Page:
I’m Sandro Galea, physician, epidemiologist, author and Dean at the Boston University School of Public Health. Ask me anything about health, wellness, and global public health.
** Thank you everyone for writing in – this has been a wonderful conversation! I will try to come back and address any questions that I did not get to today, but I have to log off for now. In the meantime, for more on my public health perspectives follow me on Twitter at @sandrogalea or take a look at sandrogalea.org
I have been named an “epidemiology innovator” by Time and one of the “World's Most Influential Scientific Minds” by Thomson Reuters. After serving as a field physician for Doctors Without Borders where I witnessed case after case of preventable diseases and injuries first-hand, I realized our national understanding of what constitutes "being well" is wrong. Currently, we focus on the lifestyles we adopt to stay healthy, and the insurance plans and medicine we rely on when we're not. While all these things are important, they have not proven to be the difference between being healthy and unhealthy. I am here to discuss what we should really think about when we discuss health and wellness on an individual, national and global scale.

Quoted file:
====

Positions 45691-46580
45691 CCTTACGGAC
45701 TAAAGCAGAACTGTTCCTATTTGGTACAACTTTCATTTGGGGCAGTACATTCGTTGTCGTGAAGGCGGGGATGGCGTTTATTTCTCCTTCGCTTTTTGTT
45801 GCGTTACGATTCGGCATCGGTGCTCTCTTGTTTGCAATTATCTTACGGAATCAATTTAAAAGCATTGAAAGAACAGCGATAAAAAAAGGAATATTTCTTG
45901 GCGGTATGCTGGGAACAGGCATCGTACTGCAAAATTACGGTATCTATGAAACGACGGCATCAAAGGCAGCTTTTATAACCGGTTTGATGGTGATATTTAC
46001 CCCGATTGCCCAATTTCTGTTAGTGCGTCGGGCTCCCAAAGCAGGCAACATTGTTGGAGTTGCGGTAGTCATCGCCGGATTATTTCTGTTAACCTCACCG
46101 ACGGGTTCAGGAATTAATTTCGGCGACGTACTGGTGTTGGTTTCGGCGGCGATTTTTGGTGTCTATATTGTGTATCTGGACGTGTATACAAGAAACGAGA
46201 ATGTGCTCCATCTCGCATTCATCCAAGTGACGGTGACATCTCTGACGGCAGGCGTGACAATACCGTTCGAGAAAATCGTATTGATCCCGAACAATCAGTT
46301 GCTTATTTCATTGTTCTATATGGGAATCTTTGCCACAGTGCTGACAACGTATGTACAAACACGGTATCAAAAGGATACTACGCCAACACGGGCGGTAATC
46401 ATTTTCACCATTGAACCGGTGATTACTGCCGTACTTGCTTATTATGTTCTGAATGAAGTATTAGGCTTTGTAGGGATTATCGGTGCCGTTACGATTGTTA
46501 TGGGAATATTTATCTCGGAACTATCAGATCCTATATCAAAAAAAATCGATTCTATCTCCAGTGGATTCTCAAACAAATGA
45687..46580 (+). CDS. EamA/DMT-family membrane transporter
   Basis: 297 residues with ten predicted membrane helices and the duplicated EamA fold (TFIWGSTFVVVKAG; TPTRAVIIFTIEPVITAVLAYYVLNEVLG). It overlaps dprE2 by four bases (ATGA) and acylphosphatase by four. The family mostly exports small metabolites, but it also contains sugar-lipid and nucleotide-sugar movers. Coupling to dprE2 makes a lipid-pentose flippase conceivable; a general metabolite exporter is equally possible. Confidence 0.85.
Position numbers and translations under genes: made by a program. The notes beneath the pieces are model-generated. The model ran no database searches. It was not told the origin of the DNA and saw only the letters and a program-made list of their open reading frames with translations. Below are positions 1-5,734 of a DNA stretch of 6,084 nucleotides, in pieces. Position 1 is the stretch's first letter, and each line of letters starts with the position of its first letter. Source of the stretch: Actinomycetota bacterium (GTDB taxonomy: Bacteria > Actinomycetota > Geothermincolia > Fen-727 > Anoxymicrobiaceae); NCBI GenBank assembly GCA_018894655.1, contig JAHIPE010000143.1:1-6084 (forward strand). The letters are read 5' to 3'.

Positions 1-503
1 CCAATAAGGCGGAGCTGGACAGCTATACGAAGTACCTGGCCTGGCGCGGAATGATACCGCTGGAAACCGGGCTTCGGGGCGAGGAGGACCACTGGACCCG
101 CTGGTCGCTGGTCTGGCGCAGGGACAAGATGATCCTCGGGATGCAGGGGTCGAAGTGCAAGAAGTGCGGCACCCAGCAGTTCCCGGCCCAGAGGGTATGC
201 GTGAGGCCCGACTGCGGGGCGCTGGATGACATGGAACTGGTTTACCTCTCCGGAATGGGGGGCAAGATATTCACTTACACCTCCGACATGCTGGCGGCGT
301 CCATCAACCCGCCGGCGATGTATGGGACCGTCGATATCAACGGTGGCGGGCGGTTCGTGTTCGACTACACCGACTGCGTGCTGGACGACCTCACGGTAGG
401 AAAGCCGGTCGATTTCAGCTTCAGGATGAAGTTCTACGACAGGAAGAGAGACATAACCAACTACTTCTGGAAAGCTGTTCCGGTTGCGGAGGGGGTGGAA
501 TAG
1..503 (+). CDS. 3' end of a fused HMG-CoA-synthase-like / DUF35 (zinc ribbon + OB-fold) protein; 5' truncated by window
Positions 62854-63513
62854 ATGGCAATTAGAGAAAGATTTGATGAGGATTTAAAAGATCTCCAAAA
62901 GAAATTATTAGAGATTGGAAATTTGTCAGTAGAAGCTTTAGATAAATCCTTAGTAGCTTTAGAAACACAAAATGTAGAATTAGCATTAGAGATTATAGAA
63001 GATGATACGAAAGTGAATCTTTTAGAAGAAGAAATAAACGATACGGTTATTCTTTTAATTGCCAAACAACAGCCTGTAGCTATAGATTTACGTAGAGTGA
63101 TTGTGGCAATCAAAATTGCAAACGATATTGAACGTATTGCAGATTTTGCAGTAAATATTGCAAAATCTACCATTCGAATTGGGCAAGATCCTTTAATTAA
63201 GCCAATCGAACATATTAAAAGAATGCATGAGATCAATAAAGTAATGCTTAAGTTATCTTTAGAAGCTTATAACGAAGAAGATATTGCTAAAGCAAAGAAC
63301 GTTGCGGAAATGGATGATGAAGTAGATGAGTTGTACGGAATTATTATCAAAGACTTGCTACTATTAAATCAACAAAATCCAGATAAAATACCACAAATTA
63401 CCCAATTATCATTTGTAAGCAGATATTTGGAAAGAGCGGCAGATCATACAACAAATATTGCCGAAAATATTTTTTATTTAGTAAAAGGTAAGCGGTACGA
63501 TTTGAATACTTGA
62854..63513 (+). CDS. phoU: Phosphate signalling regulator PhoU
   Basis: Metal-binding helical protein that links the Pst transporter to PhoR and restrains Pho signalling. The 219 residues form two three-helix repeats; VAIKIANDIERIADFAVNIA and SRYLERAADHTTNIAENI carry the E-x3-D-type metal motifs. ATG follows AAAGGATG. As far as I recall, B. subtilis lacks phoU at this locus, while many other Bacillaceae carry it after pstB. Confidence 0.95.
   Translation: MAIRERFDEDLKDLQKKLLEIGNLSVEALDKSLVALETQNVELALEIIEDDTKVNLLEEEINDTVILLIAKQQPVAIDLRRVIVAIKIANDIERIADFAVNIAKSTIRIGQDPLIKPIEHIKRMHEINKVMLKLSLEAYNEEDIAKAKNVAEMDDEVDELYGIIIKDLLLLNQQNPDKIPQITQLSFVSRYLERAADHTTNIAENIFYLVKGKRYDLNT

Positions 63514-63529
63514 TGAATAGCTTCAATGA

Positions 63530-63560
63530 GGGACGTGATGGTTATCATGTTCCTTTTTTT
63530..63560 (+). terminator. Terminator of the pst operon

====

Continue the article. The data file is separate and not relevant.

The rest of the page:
Ask me anything about:
- What is wellness?
- How should we think about wellness in our own lives and in our communities?
- What is the United States getting wrong about health, wellness, and healthcare? What could the government be doing differently? What could individuals do differently?
- Why people in the U.S., despite spending more on health than any other country, remain less healthy and live shorter lives than people in other rich nations.
- How current events such as gun law reform, immigration, environmental deregulation, the implications of tax reform, welfare and entitlement programs, intersect and impact health. How U.S. history, wealth, politics, and power contributes to today’s healthcare crisis.
I have held academic positions at Columbia University, University of Michigan, and the New York Academy of Medicine. I am an elected member of the National Academy of Medicine, and chair of the board of the Association of Schools and Programs of Public Health. Previously, I was president of the Society for Epidemiologic Research (SER) and of the Interdisciplinary Association for Population Health Science (IAPHS). I also discuss how health is tied to current conversations in Fortune Magazine.